Primitive meaning stripped down. Primitive in the way that you can take a single sentence and repeat it over and over again for three minutes and have it become something magic and violent. There's no pretense. It's incredible. 

The conversation around Keef's music has been so polarized. And much of it has been about who's allowed to speak. Whether white people liking the music is problematic. Is that a conversation that interests you?
I mean, white people always ruin everything. I don't pay attention to that shit. White people eventually ruin everything.

So what’s the role of James Franco's character, Alien—a white person—in this trap-rap world?
He’s this maniac character that's kind of an amalgamation of different kids I went to school with in Nashville. The kids on the bus who would rap, white kids with black mannerisms. It's a familiar archetype. He's a cultural mash-up. He's a sociopath, and at the same time he has this strange saccharin sweetness.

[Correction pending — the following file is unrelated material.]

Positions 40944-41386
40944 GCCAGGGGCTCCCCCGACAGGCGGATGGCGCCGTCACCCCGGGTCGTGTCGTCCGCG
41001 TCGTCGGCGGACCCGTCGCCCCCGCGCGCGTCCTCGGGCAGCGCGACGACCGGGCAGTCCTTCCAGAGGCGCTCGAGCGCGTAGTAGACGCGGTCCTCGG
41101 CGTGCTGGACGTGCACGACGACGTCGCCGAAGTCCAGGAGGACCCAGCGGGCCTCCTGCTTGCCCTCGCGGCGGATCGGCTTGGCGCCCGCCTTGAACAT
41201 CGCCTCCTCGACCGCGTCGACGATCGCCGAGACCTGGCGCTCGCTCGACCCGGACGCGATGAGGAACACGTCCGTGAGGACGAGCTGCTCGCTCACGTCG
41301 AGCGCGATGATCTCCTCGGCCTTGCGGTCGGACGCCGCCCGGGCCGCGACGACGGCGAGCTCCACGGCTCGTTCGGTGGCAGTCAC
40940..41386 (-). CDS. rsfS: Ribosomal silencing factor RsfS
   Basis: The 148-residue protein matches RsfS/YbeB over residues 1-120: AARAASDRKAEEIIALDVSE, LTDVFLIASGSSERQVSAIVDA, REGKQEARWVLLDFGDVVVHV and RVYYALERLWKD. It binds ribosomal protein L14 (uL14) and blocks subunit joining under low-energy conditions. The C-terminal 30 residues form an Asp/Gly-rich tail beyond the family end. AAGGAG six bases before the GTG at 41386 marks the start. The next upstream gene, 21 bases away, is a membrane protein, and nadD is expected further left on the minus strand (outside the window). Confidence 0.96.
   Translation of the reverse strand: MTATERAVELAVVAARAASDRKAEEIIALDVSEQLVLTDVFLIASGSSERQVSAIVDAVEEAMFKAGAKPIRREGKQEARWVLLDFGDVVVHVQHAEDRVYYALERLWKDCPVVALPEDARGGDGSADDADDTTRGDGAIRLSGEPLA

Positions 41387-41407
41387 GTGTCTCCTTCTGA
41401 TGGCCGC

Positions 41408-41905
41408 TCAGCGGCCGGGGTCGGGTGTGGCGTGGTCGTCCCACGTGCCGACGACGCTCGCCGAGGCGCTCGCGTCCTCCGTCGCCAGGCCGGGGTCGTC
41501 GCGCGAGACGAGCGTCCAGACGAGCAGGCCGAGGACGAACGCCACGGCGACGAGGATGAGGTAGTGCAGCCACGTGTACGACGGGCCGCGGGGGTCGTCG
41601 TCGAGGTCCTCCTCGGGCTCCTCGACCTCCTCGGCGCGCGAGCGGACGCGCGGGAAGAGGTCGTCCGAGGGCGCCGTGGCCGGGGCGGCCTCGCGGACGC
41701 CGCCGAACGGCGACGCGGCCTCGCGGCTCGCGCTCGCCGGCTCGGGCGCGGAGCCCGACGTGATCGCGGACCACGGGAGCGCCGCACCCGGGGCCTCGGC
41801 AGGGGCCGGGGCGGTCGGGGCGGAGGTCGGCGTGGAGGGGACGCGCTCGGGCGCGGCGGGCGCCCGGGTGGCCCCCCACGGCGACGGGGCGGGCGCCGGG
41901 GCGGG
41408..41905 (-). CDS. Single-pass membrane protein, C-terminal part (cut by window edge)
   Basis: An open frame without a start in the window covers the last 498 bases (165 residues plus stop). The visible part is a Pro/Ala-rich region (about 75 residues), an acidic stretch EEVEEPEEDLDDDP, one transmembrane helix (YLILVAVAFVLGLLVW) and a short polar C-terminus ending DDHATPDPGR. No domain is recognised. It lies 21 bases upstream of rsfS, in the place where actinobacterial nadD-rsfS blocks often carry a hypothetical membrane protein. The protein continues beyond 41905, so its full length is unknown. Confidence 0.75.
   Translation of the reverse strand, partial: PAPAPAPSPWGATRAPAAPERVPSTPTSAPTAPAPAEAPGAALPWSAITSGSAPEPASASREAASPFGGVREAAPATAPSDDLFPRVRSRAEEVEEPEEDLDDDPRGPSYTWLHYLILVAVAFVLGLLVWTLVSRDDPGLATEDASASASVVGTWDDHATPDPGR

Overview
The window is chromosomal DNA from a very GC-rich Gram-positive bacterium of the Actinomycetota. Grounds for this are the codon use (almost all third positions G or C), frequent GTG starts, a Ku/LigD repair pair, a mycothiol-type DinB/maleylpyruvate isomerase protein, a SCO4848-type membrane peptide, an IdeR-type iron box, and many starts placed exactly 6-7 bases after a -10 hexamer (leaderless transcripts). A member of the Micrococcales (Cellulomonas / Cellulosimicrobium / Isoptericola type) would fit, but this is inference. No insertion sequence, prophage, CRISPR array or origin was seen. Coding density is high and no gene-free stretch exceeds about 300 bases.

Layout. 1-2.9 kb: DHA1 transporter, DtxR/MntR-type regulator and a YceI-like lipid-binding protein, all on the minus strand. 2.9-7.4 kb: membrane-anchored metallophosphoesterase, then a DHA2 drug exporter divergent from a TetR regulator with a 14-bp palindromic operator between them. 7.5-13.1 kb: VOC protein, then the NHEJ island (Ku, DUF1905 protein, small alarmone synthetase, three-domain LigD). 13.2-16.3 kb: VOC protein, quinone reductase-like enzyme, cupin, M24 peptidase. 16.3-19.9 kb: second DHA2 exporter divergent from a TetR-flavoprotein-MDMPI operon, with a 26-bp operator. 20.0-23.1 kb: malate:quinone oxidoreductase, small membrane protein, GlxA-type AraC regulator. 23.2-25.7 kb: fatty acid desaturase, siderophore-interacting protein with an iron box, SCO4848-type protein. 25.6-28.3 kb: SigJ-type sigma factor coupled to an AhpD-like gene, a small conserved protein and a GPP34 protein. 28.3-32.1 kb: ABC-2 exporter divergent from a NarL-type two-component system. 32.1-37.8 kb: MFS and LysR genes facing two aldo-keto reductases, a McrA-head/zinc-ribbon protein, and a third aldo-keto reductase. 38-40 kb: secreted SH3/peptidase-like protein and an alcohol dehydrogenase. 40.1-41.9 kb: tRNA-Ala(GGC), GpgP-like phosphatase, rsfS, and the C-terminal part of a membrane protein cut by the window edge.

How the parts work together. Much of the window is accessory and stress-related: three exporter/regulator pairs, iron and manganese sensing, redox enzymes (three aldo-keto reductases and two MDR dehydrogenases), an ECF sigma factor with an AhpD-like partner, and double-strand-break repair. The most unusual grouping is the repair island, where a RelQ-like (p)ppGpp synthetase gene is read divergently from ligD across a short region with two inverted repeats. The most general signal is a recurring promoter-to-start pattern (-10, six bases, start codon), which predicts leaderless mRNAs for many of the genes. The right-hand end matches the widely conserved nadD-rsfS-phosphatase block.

Is it a character that you find funny?
Of course! I find his character hilarious, and I find him demonic. In a lot of ways, he’s super complex, and in other ways he’s super stripped down. He’s beyond definition, with this charisma and beautiful sleaze.

The white guy adopting black mannerisms, will that person always be the clown?
I think are clownish elements to Alien, but he does have a real swagger, too. But largely speaking, I'm not sure. I don't know.

How much improvisation was there on set?